辅导案例-VSFX 160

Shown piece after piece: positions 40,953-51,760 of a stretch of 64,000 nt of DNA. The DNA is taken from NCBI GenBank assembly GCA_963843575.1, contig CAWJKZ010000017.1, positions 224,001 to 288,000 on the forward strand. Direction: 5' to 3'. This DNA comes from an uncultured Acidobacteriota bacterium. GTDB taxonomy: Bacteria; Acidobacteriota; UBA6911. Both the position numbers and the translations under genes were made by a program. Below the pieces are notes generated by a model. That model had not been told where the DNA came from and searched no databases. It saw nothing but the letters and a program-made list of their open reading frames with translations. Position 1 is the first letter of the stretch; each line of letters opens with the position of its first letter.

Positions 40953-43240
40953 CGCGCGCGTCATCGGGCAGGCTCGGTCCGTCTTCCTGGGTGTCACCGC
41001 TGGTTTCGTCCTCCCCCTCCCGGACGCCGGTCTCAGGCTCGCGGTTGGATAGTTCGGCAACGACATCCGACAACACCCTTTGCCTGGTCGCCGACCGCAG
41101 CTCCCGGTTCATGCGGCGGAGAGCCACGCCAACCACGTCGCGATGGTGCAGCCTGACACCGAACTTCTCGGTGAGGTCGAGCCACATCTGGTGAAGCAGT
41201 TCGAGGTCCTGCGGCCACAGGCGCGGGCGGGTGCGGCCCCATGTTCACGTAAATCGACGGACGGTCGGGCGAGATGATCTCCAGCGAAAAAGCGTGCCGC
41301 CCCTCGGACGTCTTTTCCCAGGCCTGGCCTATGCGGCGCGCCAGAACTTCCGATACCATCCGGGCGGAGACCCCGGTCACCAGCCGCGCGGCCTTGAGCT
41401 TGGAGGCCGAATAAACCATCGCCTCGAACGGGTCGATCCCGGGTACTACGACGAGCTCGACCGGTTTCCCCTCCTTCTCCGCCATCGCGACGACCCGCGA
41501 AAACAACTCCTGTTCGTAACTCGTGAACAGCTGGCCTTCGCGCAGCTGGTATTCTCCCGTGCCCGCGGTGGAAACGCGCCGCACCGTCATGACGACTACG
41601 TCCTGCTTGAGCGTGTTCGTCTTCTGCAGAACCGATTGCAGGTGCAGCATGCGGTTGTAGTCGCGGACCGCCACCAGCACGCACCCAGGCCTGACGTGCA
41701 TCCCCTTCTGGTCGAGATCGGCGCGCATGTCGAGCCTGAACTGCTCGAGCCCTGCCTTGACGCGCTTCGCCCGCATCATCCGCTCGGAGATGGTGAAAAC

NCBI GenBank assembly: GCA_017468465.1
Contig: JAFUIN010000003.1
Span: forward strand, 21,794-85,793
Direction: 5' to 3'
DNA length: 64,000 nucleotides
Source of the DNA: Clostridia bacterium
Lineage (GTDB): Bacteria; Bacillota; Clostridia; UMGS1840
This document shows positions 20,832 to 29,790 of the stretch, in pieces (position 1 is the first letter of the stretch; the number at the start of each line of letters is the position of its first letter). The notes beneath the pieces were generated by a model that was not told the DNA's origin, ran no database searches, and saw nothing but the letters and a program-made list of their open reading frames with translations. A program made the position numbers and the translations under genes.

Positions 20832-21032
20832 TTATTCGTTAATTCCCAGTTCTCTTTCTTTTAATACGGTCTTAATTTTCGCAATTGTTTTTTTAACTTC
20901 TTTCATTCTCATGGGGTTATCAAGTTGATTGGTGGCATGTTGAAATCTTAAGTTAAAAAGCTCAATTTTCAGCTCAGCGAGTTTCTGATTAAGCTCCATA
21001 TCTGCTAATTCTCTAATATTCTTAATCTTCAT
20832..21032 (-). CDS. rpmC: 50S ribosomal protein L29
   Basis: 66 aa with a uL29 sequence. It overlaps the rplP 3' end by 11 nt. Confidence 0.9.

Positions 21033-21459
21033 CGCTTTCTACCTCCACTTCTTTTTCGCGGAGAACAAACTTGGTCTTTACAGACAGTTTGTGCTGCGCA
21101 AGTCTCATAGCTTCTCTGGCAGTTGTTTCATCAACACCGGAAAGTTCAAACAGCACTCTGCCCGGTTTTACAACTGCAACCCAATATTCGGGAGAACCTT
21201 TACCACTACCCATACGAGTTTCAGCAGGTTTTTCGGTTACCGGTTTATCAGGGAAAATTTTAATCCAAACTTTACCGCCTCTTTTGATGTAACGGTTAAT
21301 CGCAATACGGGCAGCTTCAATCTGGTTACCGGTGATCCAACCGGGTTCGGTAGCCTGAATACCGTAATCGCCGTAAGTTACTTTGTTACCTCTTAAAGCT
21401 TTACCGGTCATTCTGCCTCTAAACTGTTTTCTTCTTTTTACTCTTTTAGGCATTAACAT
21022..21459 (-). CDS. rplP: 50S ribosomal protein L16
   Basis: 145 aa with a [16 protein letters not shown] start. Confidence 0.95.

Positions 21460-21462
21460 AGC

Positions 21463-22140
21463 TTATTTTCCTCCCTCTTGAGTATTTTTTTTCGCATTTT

• May 15, 2020